Vol. 45, No. 5
David M. Larson
Herring Gull with clam. Photograph by Andrew Cannizzaro (CC BY 2.0).
Anyone who lives along our coast has seen the phenomenon—gulls find a clam, fly up, drop their prey, and swoop down to retrieve the edibles from the usually shattered bivalve. But haven’t you wondered, “How did they figure that out?” and “Did they learn that technique or is it innate?”
There is considerable literature on feeding behavior in gulls, including The Herring Gull’s World by Niko Tinbergen (1953), one of the true classics of bird behavioral studies. As one might expect, juvenile gulls are less efficient at foraging and feeding than are adults. Juveniles may be less skilled at picking feeding areas, may be kept away from high-quality feeding areas by adults, may be less able to discriminate optimal prey items, or may be less efficient at foraging due to inexperience or physical or social deficits. Large gulls are identifiable in age class until reaching maturity at four years, so age-related changes in foraging have been well documented. Recently, Cristol et al. (2017) reported on their studies into the reasons for age-related foraging differences in American Herring Gulls (Larus argentatus) feeding on Atlantic rangia wedge clams (Rangia cuneata), primarily in a shallow coastal estuary in Virginia. Follow-up observations were conducted at a boat landing on Chesapeake Bay.
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What we learn from the survey responses, collected throughout spring and summer of 2017, will help us develop educational materials that build on birders familiarity with conservation issues, and that are relevant to birders current levels of engagement with certain conservation actions. By taking this survey, you will help us to develop materials that will be effective and applicable to fellow birders.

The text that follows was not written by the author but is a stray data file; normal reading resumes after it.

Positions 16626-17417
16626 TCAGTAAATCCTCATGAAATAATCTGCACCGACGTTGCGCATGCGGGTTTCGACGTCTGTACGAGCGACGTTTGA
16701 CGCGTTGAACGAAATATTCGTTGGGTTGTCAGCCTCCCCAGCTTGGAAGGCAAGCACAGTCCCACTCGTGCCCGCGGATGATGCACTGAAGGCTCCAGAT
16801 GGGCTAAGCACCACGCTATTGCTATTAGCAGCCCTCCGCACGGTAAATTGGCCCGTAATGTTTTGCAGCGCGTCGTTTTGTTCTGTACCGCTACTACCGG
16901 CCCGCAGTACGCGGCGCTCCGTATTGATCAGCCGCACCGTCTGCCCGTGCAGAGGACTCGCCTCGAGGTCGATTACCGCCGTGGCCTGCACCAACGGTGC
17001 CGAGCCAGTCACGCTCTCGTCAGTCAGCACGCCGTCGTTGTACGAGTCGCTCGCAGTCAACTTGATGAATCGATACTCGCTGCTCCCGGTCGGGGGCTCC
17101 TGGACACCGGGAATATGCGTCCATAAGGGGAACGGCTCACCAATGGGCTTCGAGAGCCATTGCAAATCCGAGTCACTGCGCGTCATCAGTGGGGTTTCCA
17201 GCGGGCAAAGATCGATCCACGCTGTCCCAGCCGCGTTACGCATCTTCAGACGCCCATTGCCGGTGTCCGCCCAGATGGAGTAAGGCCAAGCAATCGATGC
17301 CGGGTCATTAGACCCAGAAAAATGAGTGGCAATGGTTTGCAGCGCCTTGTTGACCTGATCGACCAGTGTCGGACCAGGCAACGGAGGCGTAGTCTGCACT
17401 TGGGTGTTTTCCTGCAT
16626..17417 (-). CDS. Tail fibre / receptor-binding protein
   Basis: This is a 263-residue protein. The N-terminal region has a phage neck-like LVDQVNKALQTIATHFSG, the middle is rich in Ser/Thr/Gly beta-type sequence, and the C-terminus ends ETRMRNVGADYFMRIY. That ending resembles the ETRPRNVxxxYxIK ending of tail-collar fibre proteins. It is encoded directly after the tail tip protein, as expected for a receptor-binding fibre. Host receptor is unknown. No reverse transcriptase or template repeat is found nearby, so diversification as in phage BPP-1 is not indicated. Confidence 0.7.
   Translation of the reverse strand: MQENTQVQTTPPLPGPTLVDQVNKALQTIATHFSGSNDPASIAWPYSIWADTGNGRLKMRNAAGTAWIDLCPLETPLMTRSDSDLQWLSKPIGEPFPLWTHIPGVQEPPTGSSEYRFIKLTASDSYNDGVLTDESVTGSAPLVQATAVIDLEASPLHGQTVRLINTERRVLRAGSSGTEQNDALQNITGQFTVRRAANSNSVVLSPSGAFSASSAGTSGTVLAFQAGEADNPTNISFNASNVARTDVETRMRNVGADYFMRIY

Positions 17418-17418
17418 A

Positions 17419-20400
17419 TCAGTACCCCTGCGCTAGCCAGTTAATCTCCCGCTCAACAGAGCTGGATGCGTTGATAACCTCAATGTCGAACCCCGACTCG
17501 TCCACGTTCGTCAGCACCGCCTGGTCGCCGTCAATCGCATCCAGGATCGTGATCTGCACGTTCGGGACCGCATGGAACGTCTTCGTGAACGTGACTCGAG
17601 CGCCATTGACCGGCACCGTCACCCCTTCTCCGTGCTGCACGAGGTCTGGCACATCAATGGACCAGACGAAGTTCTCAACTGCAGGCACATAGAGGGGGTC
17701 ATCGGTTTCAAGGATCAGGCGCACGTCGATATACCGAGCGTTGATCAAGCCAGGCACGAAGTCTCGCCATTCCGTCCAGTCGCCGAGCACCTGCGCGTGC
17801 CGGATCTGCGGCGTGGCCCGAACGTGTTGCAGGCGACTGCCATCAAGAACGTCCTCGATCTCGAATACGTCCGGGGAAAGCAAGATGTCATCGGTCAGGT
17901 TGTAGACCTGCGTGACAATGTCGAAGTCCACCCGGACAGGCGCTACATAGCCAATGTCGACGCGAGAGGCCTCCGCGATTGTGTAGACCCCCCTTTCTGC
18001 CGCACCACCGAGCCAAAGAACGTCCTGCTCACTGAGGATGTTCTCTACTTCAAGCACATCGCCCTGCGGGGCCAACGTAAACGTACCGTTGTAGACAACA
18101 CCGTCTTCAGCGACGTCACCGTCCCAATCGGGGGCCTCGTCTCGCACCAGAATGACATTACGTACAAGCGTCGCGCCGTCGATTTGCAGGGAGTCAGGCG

Registration is now open for Mass Audubon’s 2018 Birders Meeting. This year’s theme is:
The Birders Meeting will feature the ecology of these two habitat types and their significance to birds and birders.
Speakers include Dr. Sara Morris, Keenan Yakola, Kent McFarland, Chris Rimmer, and Dr. Jeff Wells. There will also be a special presentation by Victor Emanuel, founder of Victor Emanuel Nature Tours (VENT), and short updates about some of Mass Audubon’s current bird conservation work.
The meeting will include lunch, raffles, exhibits, book-signings, and a wide variety of vendors. This promises to be an outstanding event.
More information and registration
Bird Observer is collaborating with the Association of Massachusetts Bird Clubs to bring together birders from across Massachusetts to communicate more effectively, share ideas, and take unified action to support bird conservation. The Association will hold its next meeting from 10:00 to 12:30 on Sunday, April 15 at the Mass Fish and Wildlife office at Westborough WMA. If you belong to any of the 18 member clubs in the Association, you are welcome to attend and participate in this meeting. For more information contact John Nelson at firstname.lastname@example.org.